BY DEBBIE PAGE
debbiepage.iredellfreenews@gmail.com

The Drug Alcohol Coalition of Iredell County invited several area agencies to talk about their services to help youth and citizens avoid the dangers of substance misuse at its recent gathering at the Iredell County Agricultural Extension.

Dan Wanta, a juvenile court counselor with the N.C. Department of Juvenile Justice, explained the juvenile court process once a youth is charged with an offense. After a conference with the juvenile and family members and gathering victims’ statements, officials assess the risk level, needs, crime level, and potential for re-offense.

After this process, one of three paths occur. The complaint is closed without action, the case is diverted with a plan or contract for counseling, services, and community service, or the case is approved to reach court, with probation, mediation, and comprehensive clinical assessments and therapeutic services to get the youth back on track.

The complainant or victim can appeal the decision if the case is not recommended for court, leading the case to further investigation by the district attorney.

Wanta noted that an increase in complaints, usually drug use or possession, alcohol use or possession, or simple assault, has occurred with the resumption of in-person schooling. Offenders have a one-hour mental health based assessment to decide whether a more comprehensive clinical assessment or treatment is needed.

Drug offenses are usually related to alcohol, marijuana and pills. Vaping, including THC- laced vape fluids and edibles, are harder to detect because no smells occur.

District Attorney Sarah Kirkman added that pill use is declining, mostly due to awareness programs, lock box giveaways, and drug take-backs that groups such as DACI conducts. Most youth cases deal with marijuana use, most of which are diverted to programs like Piedmont Mediation’s Youth Offender Diversion Alternative (YODA) for first-time offenders.

Many marijuana cases are diverted because of a lack of clarity in the state statutes, according to Kirkman. The confiscated marijuana must be over .3 percent THC, but the state lab doesn’t test for that level. Offenders can argue the substance is hemp without expensive private lab testing.

The popular Delta-8 THC vape or gummies are also derived from marijuana or hemp. Kirkman said some prosecutors are not prosecuting possession, but “in my opinion it’s illegal and I will prosecute.”

DACI Director Jill McLelland said it was “unfortunate” that the Iredell-Statesville School System is not conducting the biennial Youth Risk Behavior Survey this year. “I really think our climate has changed since COVID,” she explained.

The 2019 survey results indicated that vaping and alcohol use were above the state level. McLelland said the state is anticipating larger increases in all substance use in both the middle and high school populations because of COVID-19 stress and isolation.

District Court Judge Rob Young also noted the increase in meth use, including infants born with the substance in their systems. Children are also getting into their parents’ stash or subjected to parents’ use in the confined home space.

The Department of Social Services is now testing young kids for meth exposure, many of whom show significant levels in their blood. “They are involuntary drug users,” said Young.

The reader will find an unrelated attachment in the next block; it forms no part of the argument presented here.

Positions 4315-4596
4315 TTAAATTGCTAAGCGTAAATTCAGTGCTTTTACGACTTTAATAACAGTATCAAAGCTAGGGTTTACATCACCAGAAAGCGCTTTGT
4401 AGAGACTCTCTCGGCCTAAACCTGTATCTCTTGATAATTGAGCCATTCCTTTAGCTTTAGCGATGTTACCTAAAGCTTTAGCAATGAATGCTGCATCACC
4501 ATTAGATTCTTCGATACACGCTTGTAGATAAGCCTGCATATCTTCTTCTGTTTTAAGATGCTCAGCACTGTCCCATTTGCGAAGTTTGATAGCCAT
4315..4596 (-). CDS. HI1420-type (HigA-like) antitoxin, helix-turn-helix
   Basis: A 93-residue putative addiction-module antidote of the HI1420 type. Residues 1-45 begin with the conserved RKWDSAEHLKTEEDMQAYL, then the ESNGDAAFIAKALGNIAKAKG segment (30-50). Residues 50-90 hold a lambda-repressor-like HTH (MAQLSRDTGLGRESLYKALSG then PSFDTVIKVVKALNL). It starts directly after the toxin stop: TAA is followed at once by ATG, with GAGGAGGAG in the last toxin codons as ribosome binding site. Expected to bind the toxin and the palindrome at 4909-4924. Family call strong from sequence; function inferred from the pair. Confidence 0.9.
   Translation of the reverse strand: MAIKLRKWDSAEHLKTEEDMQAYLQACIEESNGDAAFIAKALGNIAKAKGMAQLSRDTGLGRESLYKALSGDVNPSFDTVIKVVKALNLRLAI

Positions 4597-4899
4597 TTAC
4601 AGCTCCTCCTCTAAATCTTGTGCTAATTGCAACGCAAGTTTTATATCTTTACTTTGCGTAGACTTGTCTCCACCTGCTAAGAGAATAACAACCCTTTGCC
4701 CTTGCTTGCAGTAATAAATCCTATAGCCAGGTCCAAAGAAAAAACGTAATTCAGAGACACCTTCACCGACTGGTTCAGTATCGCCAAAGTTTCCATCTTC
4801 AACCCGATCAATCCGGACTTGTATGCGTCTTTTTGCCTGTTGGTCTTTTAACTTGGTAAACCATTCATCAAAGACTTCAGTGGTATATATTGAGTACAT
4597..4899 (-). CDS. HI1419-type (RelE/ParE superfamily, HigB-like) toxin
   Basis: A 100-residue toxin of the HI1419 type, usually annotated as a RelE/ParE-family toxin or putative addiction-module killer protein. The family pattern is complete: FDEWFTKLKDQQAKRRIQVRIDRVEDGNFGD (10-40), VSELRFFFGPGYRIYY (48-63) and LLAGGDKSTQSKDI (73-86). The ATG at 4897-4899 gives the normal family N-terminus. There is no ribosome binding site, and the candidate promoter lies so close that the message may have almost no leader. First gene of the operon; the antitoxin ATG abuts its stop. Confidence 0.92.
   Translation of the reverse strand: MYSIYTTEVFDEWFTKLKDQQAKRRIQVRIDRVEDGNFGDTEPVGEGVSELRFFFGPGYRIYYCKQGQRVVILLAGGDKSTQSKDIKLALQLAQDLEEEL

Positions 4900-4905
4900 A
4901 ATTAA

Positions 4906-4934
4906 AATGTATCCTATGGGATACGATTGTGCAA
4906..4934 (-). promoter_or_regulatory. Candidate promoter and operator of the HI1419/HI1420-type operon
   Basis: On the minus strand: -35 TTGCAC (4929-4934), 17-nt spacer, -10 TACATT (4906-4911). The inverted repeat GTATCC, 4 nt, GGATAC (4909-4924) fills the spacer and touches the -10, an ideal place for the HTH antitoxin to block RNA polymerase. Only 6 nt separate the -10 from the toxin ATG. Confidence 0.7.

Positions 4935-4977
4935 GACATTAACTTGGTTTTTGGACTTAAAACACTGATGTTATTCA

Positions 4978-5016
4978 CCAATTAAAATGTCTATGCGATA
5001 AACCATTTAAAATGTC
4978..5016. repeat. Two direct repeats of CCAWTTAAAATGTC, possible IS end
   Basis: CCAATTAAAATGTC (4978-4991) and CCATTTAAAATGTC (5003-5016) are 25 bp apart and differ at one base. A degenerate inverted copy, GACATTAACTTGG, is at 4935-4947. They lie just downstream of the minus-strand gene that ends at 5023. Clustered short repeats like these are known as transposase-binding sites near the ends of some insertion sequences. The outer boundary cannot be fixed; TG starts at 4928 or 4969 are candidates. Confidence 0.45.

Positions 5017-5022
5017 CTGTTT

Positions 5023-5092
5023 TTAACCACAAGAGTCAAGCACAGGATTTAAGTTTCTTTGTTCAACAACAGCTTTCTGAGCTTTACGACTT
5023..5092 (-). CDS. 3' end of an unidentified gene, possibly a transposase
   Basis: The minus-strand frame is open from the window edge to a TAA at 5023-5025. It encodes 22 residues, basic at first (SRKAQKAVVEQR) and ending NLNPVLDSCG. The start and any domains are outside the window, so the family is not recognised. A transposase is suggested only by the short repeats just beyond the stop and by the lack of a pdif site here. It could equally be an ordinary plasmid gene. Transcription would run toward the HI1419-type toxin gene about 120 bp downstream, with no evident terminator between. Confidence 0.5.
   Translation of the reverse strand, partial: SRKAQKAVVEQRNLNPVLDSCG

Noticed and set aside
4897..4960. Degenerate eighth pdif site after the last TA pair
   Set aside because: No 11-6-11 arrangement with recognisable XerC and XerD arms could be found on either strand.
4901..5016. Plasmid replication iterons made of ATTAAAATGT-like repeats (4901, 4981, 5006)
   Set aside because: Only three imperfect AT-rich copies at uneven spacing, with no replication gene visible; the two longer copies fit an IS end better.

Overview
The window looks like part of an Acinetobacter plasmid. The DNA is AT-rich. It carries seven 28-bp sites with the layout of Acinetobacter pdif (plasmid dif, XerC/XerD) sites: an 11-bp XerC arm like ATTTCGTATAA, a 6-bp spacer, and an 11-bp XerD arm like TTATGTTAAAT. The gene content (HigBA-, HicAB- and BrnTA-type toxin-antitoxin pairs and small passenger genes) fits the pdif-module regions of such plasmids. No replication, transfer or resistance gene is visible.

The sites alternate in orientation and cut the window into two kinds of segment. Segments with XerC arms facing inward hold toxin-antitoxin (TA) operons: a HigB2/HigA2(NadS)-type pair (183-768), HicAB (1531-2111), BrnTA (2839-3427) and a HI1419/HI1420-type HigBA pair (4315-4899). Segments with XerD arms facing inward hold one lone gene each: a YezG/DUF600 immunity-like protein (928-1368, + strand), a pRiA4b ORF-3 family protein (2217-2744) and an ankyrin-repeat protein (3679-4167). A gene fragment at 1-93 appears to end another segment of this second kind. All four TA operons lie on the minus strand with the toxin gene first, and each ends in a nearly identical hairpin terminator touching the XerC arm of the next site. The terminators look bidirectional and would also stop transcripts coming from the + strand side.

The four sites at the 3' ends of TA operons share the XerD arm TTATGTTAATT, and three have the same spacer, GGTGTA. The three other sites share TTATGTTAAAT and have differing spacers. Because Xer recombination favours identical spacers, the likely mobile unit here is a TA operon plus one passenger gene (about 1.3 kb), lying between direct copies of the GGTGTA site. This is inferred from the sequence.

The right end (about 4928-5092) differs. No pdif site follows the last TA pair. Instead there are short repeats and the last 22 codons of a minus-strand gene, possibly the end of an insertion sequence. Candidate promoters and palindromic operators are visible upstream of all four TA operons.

McLelland agreed that the area is seeing significant increases in meth use after the crackdown on opioids. Unfortunately, meth is an even harder addiction to kick, she said.

Rev. Jesse Stroud of Southern Family Medicine is seeing an alarming number of positives for fentanyl among marijuana users, indicating the presence of fentanyl-laced product in the area.

Terri Blankenship, a member of the EMS Community Response Support Team, also discussed the array of services to DACI. The two peer-support specialists and two paramedics reach out within 72 hours of an EMS call to offer services to recent overdose or chronic disease patients.

The team also accepts referrals from family, friends, and law enforcement.

The benefits of the team’s efforts include a healthier community, hope to those in addiction or chronic illness, a reduction in harm, taxpayer savings in unnecessary EMS runs, and showing vulnerable citizens that the community cares.

The peer-support specialists focus on patients with alcohol dependency, overdoses, and addiction, with the paramedics working more with those with chronic illness, frequent falls, unsafe living conditions, and some with substance use disorder.

With permission, the paramedics conduct in-home assessments for fall dangers, do nutritional and disease education, and help with medication compliance. They also connect frequent EMS callers to primary care physicians.

Peer support specialists contact those with substance use issues to offer support, resources, and treatment options while building rapport and trust. They often meet the person for lunch or coffee and help them identify their needs by listening to their needs and without pushing them.

If the person is not ready for treatment, they then offer harm-reduction options, including Narcan, syringe exchange, fentanyl test strips, and medically assisted treatment (MAT). These strategies help reduce self-harm and reduce community disease spread.

“We plant a seed to let them know help is out there,” said Blankenship. The team’s goal is to show compassion to folks that don’t often get much of it.

“We never turn anybody away,” Blankenship added.

She noted that 2020 had the highest number of overdoses ever.

The team can offer help coordinate with helping agencies, childcare transportation, and financial costs until the patient can get on Medicaid and get treatment started. The team can also cover treatment costs with donated funds but not taxpayer money.

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